A Comparison of the Character of Brutus in Julius Caesar and Hamlet in Hamlet

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The Characters of Brutus and Hamlet in Hamlet and Julius Caesar

Written one year apart from the other, one cannot fail to recognize the parallels between William Shakespeare's tragedies Julius Caesar and Hamlet. To begin, they are both stories of assassinations gone horribly wrong. Although the details of the plays are different, the two assassins (Brutus and Hamlet) provide interesting comparison. Through these two killers, Shakespeare reveals the different levels of justice; one’s personal sense of justice; others’ perception of justice; the justice of the monarchy that supports Shakespeare’s craft. Through this, the audience realizes that a just person is not always a humble one, a condition that may turn out to be a
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However, Hamlet, especially upon learning of Claudius' responsibility for the elder Hamlet's death, takes the Old Testament view and seeks to avenge his father's death. To Hamlet, his revenge will wipe out the injustice brought on by Claudius'usurping of the elder Hamlet's throne and wife, and thus will justice be served.

Per Hamlet's thinking, Claudius'ascension to power was unjust: He murdered his brother and married his brother's wife two months later. To the people of Hamlet's day, the son avenging his father's death was an acceptable form of justice. Hamlet himself sees such an action more as "cleaning house" than revenge: "A villain kills my father, and for that/I, his sole son, do this same villain send/To heaven./Why, this is hire and salary, not revenge" (Hamlet, III.iii.76-79). The son avenging the father is especially prevalent in Hamlet, with Fortinbras seeking to fight the elder Hamlet for the death of his father, Hamlet looking for revenge against Claudius for the death of the elder Hamlet, and Laertes pursuing Hamlet to avenge the death of Polonius. In the midst of these examples, one can see a certain amount of acceptance accorded to the sons and their intended actions, especially toward Laertes at the end of Hamlet. In this sense, the society that advocates "turn the other cheek" still allows a certain degree of "an eye for an eye."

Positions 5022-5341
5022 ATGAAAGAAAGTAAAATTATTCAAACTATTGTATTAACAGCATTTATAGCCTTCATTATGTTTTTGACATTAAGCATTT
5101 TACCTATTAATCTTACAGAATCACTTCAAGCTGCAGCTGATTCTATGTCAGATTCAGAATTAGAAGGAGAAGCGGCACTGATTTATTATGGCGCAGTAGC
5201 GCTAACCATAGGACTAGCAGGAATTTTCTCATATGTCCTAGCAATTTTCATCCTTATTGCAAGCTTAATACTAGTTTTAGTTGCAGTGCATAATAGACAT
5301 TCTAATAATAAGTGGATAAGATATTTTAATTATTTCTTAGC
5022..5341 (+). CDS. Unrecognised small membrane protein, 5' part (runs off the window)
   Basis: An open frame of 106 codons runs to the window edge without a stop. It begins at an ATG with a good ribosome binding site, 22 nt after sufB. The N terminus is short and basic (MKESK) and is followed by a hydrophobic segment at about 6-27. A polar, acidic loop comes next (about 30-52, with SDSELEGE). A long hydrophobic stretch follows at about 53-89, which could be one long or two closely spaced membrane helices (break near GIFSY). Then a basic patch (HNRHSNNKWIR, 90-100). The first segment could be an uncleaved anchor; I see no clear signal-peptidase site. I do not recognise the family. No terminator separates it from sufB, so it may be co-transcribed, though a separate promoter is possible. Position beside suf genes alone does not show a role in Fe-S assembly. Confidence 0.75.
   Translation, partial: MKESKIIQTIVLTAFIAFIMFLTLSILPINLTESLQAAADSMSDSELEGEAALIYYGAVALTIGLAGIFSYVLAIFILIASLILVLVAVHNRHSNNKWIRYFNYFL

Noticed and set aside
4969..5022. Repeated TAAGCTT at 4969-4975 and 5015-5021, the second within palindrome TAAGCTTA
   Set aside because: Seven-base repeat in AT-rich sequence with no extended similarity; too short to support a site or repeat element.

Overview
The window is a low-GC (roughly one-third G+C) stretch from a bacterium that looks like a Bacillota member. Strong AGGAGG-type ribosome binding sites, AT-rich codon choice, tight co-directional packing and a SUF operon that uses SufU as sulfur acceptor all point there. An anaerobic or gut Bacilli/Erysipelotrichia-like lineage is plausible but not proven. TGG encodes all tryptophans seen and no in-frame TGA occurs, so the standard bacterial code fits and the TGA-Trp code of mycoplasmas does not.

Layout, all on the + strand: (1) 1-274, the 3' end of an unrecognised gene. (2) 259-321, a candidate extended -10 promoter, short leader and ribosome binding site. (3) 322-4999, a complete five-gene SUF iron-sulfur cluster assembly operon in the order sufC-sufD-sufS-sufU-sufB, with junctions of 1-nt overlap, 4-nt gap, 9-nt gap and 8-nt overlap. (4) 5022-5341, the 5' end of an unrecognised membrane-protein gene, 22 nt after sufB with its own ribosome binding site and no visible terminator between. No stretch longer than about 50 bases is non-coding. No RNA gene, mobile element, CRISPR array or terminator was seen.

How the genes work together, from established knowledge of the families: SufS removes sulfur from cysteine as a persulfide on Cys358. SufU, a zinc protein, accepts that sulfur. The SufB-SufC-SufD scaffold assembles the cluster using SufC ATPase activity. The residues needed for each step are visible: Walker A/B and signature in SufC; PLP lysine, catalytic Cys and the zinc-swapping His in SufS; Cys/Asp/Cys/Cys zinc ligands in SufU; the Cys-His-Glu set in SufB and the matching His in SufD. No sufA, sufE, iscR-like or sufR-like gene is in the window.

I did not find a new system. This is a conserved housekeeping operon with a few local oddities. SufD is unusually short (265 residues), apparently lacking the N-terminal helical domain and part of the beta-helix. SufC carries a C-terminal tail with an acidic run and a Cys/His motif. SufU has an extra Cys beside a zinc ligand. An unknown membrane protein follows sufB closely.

In the case of
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